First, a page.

Dr. Anthony Fauci has been scrutinized over his past statements regarding “gain-of-function” research funding at the Wuhan lab in China. The more significant issue now revolves around the integrity of his role as the head of the National Institute of Allergy and Infectious Diseases (NIAID) during those sessions.
A recent letter from the House Committee on Energy and Commerce to HHS Secretary Xavier Becerra brings to light concerns about whether Fauci and 13 other directors at the National Institutes of Health (NIH) might have held their positions without proper authority. Their roles were pivotal, as evidenced by the more than $25 billion in federal biomedical grants they sanctioned in 2022 alone.
The 21st Century Cures Act of 2016 stipulates that the HHS secretary personally appoints these directors. By December 2021, based on the five-year tenure established in 2016, Becerra should have renewed these appointments. Whether this responsibility was passed to the NIH director remains ambiguous, although the law’s stipulations seem definite.
Elizabeth Cohen of CNN once likened Dr. Fauci to “just like a regular guy.” If these findings hold weight, Fauci might have legally been an ordinary man with no authority to allocate billions in funds.
The situation became more convoluted when the HHS shared “Ratification of Prior Selection and Prospective Appointment: Appointment Affidavit” documents with Congress. While Becerra signed them, they suggested some backdated ratification, which federal law doesn’t permit. According to the House committee, there isn’t even a retrospective affidavit for Fauci and another director.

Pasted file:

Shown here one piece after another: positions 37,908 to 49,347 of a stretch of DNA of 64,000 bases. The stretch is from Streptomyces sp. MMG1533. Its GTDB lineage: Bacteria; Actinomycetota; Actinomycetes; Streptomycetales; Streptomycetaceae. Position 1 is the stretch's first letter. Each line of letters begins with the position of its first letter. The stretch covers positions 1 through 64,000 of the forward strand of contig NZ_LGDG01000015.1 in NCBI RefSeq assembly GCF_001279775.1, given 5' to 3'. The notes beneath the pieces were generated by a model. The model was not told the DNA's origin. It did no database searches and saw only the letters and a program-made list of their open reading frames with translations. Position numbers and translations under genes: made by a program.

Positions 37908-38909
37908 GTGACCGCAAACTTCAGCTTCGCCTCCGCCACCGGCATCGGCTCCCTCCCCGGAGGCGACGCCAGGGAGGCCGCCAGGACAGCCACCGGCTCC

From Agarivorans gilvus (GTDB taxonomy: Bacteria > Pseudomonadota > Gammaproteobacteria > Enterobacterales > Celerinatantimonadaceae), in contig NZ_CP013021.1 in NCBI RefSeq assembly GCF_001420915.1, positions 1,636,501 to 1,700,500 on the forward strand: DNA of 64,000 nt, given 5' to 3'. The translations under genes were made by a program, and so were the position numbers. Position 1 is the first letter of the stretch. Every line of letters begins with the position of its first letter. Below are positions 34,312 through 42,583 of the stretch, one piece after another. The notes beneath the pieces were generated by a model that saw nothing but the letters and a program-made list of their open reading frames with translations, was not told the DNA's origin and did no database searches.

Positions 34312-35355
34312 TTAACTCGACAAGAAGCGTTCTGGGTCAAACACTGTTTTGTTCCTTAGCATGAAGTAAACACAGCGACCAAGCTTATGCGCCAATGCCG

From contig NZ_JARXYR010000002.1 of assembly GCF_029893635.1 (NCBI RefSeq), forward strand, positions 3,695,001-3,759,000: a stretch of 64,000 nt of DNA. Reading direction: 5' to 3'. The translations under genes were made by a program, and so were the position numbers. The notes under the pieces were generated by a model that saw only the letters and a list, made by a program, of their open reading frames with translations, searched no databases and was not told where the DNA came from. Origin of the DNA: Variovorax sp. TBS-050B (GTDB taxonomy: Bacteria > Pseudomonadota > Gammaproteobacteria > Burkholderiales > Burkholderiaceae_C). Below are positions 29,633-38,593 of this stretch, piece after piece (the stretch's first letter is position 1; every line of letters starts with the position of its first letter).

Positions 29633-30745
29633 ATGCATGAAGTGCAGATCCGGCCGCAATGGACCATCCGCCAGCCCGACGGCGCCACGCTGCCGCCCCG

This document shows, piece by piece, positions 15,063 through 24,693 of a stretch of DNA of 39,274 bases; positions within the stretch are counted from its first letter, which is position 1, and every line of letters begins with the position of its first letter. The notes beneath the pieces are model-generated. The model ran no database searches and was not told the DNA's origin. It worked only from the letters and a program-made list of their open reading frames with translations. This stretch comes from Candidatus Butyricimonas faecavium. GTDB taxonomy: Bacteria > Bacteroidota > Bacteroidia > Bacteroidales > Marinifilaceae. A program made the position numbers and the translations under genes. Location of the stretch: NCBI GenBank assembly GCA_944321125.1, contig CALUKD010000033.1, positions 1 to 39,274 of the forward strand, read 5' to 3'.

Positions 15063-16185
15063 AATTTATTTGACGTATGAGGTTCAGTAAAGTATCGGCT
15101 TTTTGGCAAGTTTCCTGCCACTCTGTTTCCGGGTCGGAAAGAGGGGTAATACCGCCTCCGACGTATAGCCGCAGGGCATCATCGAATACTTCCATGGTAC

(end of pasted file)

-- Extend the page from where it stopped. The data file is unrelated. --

These uncertainties imply that officials like Fauci might have operated under an ambiguous official status. If verified, Fauci might not have had legal authority post-Dec, for basic directorial tasks. 12, 2021.
Although dismissing this as a minor oversight is tempting, billions in grants and myriad policy shifts might be called into question. In a past ruling, the U.S. Court of Appeals emphasized the significance of such appointment violations in Cody v. Kijikazi.
Moreover, decisions made by these directors could be legally questionable. If these appointments were improperly handled, they might have had no legal standing in their decision-making, drawing parallels to Lucia v. Securities & Exchange Commission in 2018.
Even though Congress underscored their importance, the Biden administration seems to have overlooked these legal requirements. Executive officials cannot neglect federal law, nor can they act without adhering to the prerequisites of their positions.
The ramifications, if these allegations are true, are enormous. Fauci and his peers could potentially be considered “zombie” directors, legally expired but still active. This could unleash a legal problem for the Biden administration if past decisions by these directors are legally contested.
Though the Biden administration believes it has adhered to the law, it hopes that retroactive appointments might deter potential challenges.
The magnitude of such an oversight, if proven, would be unparalleled. Such negligence would be a glaring administrative blunder. It’s evident that the House committee will seek and, if required, enforce answers from Becerra regarding potential breaches of federal law and potential misinformation to Congress.
Dr. Fauci, now a professor at Georgetown University and drawing a government pension of $350,000 annually, previously earned the highest federal salary at $480,654. Toward the end of his tenure, this compensation might have been for a role he legally didn’t hold.